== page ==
Seattle Declares Homelessness State of Emergency

Alliance Online News
Facebook Twitter YouTube RSS

spotlight on...
Seattle Declares Homelessness State of Emergency
Joining Los Angeles, Portland, Ore., and Hawaii, the city of Seattle has responded to its growing homelessness problem by declaring a state of emergency. Mayor Ed Murray declared the civil emergency Monday, Nov. 2, noting that 45 homeless people have died this year in Seattle. As of the 2015 Point-in-Time Count, 3,772 people experienced unsheltered homelessness on a given night in Seattle and King County, a 21 percent increase since 2014.
Seattle Weekly: Murray Declares Civil Emergency on Homelessness »
hill update
Congress Passes a Two Year Budget Deal
On Monday, Nov.2, President Obama signed a two-year budget deal that lifts sequester spending caps on federal programs. The deal raises sequestration caps by $80 billion over the next two years. For fiscal year (FY) 2016, the Balanced Budget Act (BBA) provides $33 billion more for nondefense discretionary (NDD) programs than would have been available if the sequester caps had not been lifted. The deal slates $23 billion for FY 2017. Now that the sequester caps have been lifted Congress has until December 11, when the current continuing resolution (CR) runs out, to pass a final FY 2016 funding bill.
Senate Passes Bill to Help Homeless Veterans
On Thursday, Oct. 29, the Senate passed the Homeless Veterans Services Protection Act, a bill introduced by Senator Patty Murray (D-WA). The bill would prevent a Department of
Veterans Affairs policy from taking effect that would bar homeless services to veterans who served fewer than two years or had other than honorable discharges, excluding those with a dishonorable discharge and court marshals. The bill is now passed to the House for consideration.
Early Conference Registration Closes Nov. 10
Early registration for the Alliance's 2016 National Conference on Ending Family and Youth Homelessness, which will take place at the Oakland Marriot City Center in Oakland, Calif., will close at 3 p.m. ET on Tuesday, Nov. 10. At that time, the early registration rate of $450 per person will expire, and the registration fee will increase to the regular rate of $525. Stay tuned to the Alliance newsletter and social media for future announcements about workshop content and keynote speakers.
Register »
alliance events
Wednesday, Nov 4, 2 to 3:15 p.m. EDT
On Wednesday, Nov. 4, the Alliance will co-host a webinar with the Heartland Alliance on improved employment services for homeless job seekers. Join this informative hour as speakers decode the Workforce Innovation and Opportunity Act (WIOA) and introduce a new WIOA Implementation Toolkit. There will also be a presentation from a community who is successfully implementing a new employment services model on the ground.
from the blog
Ending Homelessness Today
the official blog of the national alliance to end homelessness
Homelessness and Domestic Violence: What's the Connection?
by Liza Doran
In the United States, there may be as many as 10 million people who experience domestic violence every year. Unfortunately, since homelessness and domestic violence are inextricably linked, some of these households will experience homelessness.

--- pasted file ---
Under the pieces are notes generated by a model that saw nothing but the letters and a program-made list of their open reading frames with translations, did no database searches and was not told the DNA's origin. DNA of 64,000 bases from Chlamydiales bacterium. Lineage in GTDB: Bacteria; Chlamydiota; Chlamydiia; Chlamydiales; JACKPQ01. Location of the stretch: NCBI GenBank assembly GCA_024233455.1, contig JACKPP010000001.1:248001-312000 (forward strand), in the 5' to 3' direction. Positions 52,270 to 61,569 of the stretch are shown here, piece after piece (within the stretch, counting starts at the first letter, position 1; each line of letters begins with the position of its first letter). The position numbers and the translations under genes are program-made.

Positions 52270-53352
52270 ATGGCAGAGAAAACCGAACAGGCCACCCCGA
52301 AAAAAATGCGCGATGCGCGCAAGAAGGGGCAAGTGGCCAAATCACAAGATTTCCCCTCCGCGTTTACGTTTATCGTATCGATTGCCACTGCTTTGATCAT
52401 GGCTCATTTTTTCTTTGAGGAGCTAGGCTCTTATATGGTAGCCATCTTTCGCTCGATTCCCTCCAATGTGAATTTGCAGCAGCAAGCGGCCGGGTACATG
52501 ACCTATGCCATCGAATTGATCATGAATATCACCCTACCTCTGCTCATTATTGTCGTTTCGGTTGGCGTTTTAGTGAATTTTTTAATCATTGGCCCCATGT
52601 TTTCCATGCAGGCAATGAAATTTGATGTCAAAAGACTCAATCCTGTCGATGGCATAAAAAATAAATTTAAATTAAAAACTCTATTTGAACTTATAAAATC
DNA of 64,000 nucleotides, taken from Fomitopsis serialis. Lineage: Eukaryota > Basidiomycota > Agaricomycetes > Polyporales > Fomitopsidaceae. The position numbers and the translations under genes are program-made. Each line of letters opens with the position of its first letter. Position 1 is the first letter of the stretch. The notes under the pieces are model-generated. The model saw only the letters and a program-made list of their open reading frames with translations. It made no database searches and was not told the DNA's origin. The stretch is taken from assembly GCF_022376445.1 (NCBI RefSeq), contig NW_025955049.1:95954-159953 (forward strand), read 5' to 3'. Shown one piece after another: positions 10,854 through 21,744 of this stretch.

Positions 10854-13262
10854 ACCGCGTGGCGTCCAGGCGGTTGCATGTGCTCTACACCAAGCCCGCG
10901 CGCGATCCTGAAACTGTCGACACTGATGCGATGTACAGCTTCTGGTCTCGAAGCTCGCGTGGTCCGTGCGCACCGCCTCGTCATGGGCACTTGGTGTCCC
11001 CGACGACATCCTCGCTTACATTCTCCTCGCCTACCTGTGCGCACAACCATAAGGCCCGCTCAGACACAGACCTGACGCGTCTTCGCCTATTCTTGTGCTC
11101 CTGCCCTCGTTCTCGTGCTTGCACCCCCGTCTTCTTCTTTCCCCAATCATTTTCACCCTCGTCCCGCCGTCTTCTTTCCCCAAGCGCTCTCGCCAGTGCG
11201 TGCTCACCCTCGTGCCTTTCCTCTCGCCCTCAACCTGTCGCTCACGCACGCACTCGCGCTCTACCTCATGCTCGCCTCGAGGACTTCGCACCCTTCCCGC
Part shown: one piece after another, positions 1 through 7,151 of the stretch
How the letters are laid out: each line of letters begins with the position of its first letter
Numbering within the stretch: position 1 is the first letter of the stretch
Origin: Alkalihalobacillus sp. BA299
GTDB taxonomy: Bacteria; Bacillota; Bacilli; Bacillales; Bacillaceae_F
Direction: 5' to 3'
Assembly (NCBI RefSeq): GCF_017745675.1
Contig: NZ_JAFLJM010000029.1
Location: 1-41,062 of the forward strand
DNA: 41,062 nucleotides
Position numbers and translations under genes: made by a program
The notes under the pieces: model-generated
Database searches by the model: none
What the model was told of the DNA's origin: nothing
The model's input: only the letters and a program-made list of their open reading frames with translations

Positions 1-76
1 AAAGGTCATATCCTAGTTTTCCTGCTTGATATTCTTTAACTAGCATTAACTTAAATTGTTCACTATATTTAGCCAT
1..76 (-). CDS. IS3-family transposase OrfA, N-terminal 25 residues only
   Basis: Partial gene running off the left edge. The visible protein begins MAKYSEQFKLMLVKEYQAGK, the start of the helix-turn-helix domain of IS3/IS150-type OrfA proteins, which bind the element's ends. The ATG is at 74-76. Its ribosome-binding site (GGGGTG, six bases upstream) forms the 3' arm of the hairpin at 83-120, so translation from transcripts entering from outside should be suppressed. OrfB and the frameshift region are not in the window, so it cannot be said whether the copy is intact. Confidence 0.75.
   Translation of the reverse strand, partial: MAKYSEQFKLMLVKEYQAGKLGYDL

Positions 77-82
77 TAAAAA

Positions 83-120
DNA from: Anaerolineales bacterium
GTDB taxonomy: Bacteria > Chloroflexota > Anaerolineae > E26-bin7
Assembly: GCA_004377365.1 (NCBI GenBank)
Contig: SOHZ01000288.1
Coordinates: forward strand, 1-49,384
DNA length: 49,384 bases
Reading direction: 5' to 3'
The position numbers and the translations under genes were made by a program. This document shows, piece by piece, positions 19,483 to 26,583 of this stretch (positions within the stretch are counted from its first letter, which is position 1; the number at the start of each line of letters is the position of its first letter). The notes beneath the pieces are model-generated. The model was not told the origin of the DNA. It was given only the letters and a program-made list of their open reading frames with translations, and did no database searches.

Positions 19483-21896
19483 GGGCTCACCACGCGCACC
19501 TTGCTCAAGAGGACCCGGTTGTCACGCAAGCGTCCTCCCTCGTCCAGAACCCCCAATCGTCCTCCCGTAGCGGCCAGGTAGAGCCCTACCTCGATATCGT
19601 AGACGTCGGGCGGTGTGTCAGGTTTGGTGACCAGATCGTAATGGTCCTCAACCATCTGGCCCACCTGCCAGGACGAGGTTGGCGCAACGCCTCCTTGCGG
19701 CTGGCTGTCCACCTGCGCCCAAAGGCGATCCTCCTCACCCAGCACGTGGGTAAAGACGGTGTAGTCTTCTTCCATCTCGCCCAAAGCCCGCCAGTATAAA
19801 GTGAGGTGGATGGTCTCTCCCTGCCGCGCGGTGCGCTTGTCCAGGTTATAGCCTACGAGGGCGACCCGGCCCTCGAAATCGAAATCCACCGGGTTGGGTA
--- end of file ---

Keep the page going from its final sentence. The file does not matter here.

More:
Since October is National Domestic Violence Awareness Month, it’s a good time to take stock of the scope of domestic violence in America and what our shelters can do to help households fleeing abuse. This topic is important to all emergency shelters (not just domestic violence shelters), as domestic violence survivors tend to end up in a variety of shelters.
comments » | Like Homelessness and Domestic Violence: What's the Connection? on Facebook Google Plus One Button share on Twitter
How Can We Prevent the Sexual Exploitation of LGBT Youth?
by Liza Doran
Think about this: while approximately 5 to 7 percent of the general youth population identifies as Lesbian, Gay, Bisexual, or Transgender (LGBT), 9 to 45 percent of the homeless youth population does. In other words, LGBT youth are significantly more likely to be homeless than non-LGBT youth.
In addition to being over-represented among the homeless youth population, LGBT youth may also be more likely to be involved with the justice system due to arrests related to survival crimes (such as theft or sexual acts). When LGBT youth are in shelters, group homes, or foster homes, they often experience harassment or violence. As a result, they may resort to “survival sex” in order to avoid these living arrangements. (This is a term for sexual acts that are exchanged for money or goods required to meet life’s basic needs.)
comments » | Like How Can We Prevent the Sexual Exploitation of LGBT Youth? on Facebook Google Plus One Button share on Twitter
Don't Forget to Demonstrate Partnerships in your NOFA Application
by Sharon McDonald
We’re still digging through HUD’s latest CoC Program NOFA to determine what CoCs should do to secure the maximum amount of federal funds to assist homeless people.
Today, we’re looking at all the incentives spelled out in the NOFA that encourage communities to develop partnerships. HUD will base about a quarter of the points in a community’s overall “score” on the CoC’s strategic use of resources. And by “resources” HUD doesn’t just mean the CoC funds HUD is awarding; it also means the array of funding resources CoCs can access through these partnerships.
comments » | Like Don't Forget to Demonstrate Partnerships in your NOFA Application on Facebook Google Plus One Button share on Twitter